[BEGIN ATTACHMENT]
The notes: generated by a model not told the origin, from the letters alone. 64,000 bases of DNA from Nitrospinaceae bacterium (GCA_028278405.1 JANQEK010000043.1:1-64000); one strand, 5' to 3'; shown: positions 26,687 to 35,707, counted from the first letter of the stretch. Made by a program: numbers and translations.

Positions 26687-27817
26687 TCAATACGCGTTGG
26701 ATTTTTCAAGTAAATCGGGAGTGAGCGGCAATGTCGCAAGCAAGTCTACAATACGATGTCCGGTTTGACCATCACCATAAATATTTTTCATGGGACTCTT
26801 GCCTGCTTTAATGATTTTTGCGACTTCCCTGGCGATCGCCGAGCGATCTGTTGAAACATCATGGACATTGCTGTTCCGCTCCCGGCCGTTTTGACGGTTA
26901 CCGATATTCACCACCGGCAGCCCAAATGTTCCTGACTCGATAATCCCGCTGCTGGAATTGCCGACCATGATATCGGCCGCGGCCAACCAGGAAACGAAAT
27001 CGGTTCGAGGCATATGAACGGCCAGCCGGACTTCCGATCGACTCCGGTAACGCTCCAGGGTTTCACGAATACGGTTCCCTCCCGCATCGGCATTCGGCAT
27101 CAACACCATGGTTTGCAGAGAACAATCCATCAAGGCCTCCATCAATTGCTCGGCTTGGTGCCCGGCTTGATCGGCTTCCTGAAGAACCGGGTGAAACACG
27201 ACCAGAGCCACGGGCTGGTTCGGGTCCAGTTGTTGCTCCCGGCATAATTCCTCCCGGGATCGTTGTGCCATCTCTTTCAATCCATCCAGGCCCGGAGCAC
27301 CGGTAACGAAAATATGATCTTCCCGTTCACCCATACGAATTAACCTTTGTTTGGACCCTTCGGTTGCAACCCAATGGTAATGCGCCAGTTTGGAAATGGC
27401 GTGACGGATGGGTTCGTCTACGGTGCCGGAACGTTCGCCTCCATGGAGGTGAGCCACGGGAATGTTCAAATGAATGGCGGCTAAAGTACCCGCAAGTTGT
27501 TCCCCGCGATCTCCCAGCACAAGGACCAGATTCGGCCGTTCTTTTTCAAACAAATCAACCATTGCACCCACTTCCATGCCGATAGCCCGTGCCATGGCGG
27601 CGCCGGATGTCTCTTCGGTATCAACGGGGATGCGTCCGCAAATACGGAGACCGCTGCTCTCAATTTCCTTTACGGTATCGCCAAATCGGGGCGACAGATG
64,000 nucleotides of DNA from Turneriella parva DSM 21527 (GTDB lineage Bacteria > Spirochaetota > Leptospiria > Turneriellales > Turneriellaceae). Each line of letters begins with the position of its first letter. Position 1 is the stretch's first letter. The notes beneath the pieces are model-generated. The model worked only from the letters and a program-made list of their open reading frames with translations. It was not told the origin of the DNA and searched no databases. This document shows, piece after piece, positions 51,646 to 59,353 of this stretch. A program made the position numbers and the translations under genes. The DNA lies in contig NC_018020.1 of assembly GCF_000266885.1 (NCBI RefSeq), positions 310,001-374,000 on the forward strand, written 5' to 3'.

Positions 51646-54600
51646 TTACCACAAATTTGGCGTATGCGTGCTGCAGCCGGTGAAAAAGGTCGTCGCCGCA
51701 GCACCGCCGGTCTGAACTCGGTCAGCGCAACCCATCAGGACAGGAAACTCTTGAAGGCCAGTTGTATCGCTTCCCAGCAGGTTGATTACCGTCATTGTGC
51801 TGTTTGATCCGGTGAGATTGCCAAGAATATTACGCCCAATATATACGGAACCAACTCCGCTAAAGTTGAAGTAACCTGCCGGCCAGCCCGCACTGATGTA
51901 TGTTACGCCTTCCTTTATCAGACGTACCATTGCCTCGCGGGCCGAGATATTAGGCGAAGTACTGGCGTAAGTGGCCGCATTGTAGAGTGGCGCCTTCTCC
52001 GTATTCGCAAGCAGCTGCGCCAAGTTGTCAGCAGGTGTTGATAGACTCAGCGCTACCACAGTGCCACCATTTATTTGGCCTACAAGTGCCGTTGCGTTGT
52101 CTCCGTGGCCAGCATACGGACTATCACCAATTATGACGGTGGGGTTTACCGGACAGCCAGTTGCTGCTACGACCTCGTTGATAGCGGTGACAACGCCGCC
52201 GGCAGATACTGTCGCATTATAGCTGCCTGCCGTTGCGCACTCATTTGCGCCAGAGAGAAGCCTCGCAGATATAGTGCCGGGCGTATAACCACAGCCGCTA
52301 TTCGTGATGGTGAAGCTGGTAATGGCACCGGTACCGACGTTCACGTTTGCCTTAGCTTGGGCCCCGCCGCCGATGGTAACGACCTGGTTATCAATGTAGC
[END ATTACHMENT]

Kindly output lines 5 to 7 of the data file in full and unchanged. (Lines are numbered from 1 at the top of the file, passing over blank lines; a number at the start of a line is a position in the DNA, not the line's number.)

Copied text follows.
26801 GCCTGCTTTAATGATTTTTGCGACTTCCCTGGCGATCGCCGAGCGATCTGTTGAAACATCATGGACATTGCTGTTCCGCTCCCGGCCGTTTTGACGGTTA
26901 CCGATATTCACCACCGGCAGCCCAAATGTTCCTGACTCGATAATCCCGCTGCTGGAATTGCCGACCATGATATCGGCCGCGGCCAACCAGGAAACGAAAT
27001 CGGTTCGAGGCATATGAACGGCCAGCCGGACTTCCGATCGACTCCGGTAACGCTCCAGGGTTTCACGAATACGGTTCCCTCCCGCATCGGCATTCGGCAT